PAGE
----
Respiratory physician Dr Emma O’Dowd who carried out the research said family doctors needed more help recognising patients at a high risk of lung cancer.
The research found that of those who die within three months of discovering the cancer, one in 10 die within a month while one in 20 are not diagnosed until they have died.
Dr O’Dowd said “surprisingly” her research found that those who are given a late diagnosis on average visited their their GP five times in the few months beforehand, countering a common preconception that they would not seek medical attention.
It was therefore “key” to find out what symptoms they were displaying in those consultations, she said, and how they could be better identified by GPs as being linked to lung cancer.
She said: “We’re loosing a lot of patients early on. I wanted to find out more about these patients who died early and if there are features that can help us to diagnose them earlier.
“I started off with the preconception that people who died early didn’t ever see their GP. Actually, they saw their GPs more before diagnosis compared to those patients which lived longer.
“That was surprising finding but obviously with this piece of work we can see specifically what symptoms they have come in with.
“Lung cancer can be difficult for doctors to distinguish from other lung diseases so we need to give them some tools that will help identify a patient as high risk.
“If we can diagnose patients at an earlier stage hopefully they can get curable treatment rather than palliative treatment which is what most patients are getting at the moment.
“It’s not that we’re trying to blame the GPs but if we have tools to identify these high risk people earlier than we should put them to use.”
Dr O’Dowd, whose research has been published in the British Medical Journal, added that most GPs are only likely to see one new case of lung cancer a year which is why it is important to promote risk assessment tools.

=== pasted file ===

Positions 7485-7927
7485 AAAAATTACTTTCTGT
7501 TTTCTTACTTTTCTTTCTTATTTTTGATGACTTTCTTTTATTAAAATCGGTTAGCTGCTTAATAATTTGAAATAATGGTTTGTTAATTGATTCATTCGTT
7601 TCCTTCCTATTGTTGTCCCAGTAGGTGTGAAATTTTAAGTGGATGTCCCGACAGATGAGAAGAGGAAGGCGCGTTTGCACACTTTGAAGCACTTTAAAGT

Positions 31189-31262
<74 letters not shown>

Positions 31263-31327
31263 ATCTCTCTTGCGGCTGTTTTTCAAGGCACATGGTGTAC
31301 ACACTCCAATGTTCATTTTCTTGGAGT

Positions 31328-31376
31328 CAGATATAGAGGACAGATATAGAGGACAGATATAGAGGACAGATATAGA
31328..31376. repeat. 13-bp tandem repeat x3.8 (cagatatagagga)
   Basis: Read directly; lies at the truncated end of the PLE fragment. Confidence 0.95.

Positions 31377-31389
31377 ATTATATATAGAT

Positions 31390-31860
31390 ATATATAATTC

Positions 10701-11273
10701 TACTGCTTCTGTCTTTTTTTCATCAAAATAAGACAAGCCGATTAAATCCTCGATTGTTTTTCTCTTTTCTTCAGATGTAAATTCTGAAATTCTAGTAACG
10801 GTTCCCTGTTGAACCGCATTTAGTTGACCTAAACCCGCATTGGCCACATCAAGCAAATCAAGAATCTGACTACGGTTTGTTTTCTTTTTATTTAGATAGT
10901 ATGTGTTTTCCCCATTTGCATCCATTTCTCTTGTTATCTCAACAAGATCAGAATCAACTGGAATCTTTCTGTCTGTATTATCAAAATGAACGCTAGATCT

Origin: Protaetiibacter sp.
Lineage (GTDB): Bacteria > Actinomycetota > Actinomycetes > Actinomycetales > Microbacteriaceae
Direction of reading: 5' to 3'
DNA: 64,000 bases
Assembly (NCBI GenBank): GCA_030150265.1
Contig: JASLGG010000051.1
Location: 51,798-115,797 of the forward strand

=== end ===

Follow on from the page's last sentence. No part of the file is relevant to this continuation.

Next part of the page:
New software is being developed for doctors that would flag up the risk of lung cancer in patients by tracking their symptoms and lifestyle.
Dr O’Dowd used data from The Health Improvement Network (THIN), which contains the anonymous health records of millions of primary care patients across the UK.
They analysed 20,142 cases of lung cancer recorded by 444 general practices during the study period.
In a linked editorial, Dr Michael Peake, honorary consultant and senior lecturer at the University of Leicester’s Glenfield Hospital, agrees that GPs need better tools to support their clinical decision making, so that they can pick up patients at risk earlier on.
He added: “The number of excess deaths linked to deprivation is large and the gap between the least and most deprived has not lessened over time.
“Improved targeting of public awareness campaigns to specific social groups is important so as not to widen this gap further.”
The research was funded by the Roy Castle Lung Cancer Foundation, based in Liverpool.
The Royal College of GPs (RCGP) said the early diagnosis of cancer is a priority for family doctors.
Richard Roope, the cancer lead at RCGP, said: “GPs are doing a good job of appropriately referring our patients that we suspect of having cancer and 75 per cent of patients found to have cancer are referred after only one or two GP consultations.
“And it is very encouraging that one-year survival rates for lung cancer are improving.
“Taking into account the global picture, GPs across the UK are doing very well considering the meagre resources available to us; funding for general practice is at an all time low, we have a chronic shortage of doctors, and access to CT scanners, that would help in the diagnosis of lung cancer, is very limited in UK primary care.”
He added that significant, ongoing public awareness campaigns to educate the public about the causes and symptoms of lung cancer are also required.